Reporting Pat Warren
TOWSON, Md. (WJZ)—More help for the victims of domestic violence. A hospital based domestic violence center opens at the Greater Baltimore Medical Center.
Political reporter Pat Warren explains it’s an emergency room for the abused.
In most cases the lawmakers pass the bills; the victims champion the cause. This one is different.
“My cousin Cathy was killed by her estranged boyfriend,” said Lt. Gov. Anthony Brown.
In 2008, Catherine Theresa Brown was ready to start teaching second graders when her former boyfriend shot her.
“She’d had some problems with him before. She had a new deadbolt put on her front door, and she had a security system put in,” a friend said.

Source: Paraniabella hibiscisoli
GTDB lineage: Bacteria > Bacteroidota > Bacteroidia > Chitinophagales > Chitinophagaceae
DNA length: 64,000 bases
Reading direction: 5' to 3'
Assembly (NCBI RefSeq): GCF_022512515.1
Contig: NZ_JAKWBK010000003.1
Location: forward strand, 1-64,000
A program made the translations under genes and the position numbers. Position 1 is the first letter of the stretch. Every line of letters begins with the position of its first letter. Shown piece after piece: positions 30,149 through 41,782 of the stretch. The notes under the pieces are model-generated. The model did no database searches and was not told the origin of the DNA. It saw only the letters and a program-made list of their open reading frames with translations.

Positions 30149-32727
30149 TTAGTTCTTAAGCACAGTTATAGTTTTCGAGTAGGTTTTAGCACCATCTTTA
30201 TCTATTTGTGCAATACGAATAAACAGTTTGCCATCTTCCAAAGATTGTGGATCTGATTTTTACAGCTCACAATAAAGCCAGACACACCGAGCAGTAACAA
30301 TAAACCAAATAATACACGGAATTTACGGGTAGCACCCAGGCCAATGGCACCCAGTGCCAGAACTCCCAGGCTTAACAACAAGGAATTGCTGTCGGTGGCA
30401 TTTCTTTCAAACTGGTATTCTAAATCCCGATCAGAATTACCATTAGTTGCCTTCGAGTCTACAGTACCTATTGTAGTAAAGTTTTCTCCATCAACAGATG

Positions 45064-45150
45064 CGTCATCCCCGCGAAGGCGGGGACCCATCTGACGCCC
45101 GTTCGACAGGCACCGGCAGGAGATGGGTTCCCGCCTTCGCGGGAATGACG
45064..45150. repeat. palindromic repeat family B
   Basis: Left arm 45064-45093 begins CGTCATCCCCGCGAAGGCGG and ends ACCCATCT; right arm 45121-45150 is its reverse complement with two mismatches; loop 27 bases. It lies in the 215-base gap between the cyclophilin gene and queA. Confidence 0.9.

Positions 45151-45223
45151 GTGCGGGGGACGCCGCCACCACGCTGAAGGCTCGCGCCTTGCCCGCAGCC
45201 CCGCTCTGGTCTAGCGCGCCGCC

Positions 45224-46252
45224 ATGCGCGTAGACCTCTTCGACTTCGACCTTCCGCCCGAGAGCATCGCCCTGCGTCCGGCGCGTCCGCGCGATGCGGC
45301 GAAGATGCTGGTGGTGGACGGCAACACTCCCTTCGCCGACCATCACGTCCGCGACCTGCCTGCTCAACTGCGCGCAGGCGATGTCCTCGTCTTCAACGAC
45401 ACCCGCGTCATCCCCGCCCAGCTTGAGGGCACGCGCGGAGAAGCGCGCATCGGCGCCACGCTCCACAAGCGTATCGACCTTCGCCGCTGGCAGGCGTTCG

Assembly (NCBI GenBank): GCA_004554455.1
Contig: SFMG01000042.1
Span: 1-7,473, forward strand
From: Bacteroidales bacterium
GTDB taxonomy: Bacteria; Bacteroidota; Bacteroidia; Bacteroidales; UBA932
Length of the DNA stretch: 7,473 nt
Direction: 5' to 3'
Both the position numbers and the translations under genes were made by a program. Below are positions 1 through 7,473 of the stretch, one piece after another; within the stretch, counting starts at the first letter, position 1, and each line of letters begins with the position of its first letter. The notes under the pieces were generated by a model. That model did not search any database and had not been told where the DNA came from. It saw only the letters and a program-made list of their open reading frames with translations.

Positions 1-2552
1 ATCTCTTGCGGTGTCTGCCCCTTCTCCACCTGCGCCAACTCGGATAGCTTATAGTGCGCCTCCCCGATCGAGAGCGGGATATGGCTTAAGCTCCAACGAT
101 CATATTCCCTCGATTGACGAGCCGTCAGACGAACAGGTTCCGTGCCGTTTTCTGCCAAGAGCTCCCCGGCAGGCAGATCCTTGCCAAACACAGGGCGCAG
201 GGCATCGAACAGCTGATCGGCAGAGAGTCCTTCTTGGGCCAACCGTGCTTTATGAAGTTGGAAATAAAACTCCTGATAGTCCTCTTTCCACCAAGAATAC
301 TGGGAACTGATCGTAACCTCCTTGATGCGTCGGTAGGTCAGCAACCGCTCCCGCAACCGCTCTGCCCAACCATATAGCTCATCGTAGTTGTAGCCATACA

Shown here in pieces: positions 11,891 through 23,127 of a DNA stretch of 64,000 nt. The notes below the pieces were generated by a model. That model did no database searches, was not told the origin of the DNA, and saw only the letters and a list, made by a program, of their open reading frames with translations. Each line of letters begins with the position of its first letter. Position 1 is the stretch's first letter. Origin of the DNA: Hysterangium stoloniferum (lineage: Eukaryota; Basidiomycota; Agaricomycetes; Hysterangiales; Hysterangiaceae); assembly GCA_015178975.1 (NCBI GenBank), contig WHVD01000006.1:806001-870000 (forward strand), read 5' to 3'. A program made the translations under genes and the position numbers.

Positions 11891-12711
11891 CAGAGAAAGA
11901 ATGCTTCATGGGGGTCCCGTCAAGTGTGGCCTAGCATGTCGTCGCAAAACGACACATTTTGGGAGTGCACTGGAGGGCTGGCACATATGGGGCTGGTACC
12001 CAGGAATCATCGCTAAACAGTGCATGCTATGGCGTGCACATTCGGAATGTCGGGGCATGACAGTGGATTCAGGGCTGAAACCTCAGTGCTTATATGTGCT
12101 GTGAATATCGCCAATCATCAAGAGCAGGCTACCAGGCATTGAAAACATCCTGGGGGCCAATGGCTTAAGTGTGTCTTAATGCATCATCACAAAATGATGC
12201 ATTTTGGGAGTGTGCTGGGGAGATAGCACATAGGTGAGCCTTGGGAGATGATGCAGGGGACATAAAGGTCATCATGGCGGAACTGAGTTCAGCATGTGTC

For Lt. Gov. Brown, domestic violence is personal.
“Our entire family and the community of friends were all victimized by that needless, senseless taking of the murder of my cousin Cathy,” he said.
In 2009, Gov. Martin O’Malley’s administration passed new legislation.
“If we can save one person’s life that don’t have to go through what we went through it’ll be worth it,” one woman said.
GBMC now joins the cause with a potentially lifesaving domestic violence program.
“Hopefully the doctors and nurses will encounter folks who are the victims before a horrendous injury takes place, and they’ll be able to intercede in some way to try to get the victim out of that circumstance,” said Scott Shellenberger, Baltimore County state’s attorney.
Victims of domestic violence should feel secure enough to know that there is a community that is willing to support them.
According to the O’Malley/Brown administration, domestic violence deaths have dropped in Maryland 41 percent in Maryland since 2007.
There are seven hospitals with domestic violence programs now, including Sinai Hospital and Mercy Medical Center in Baltimore.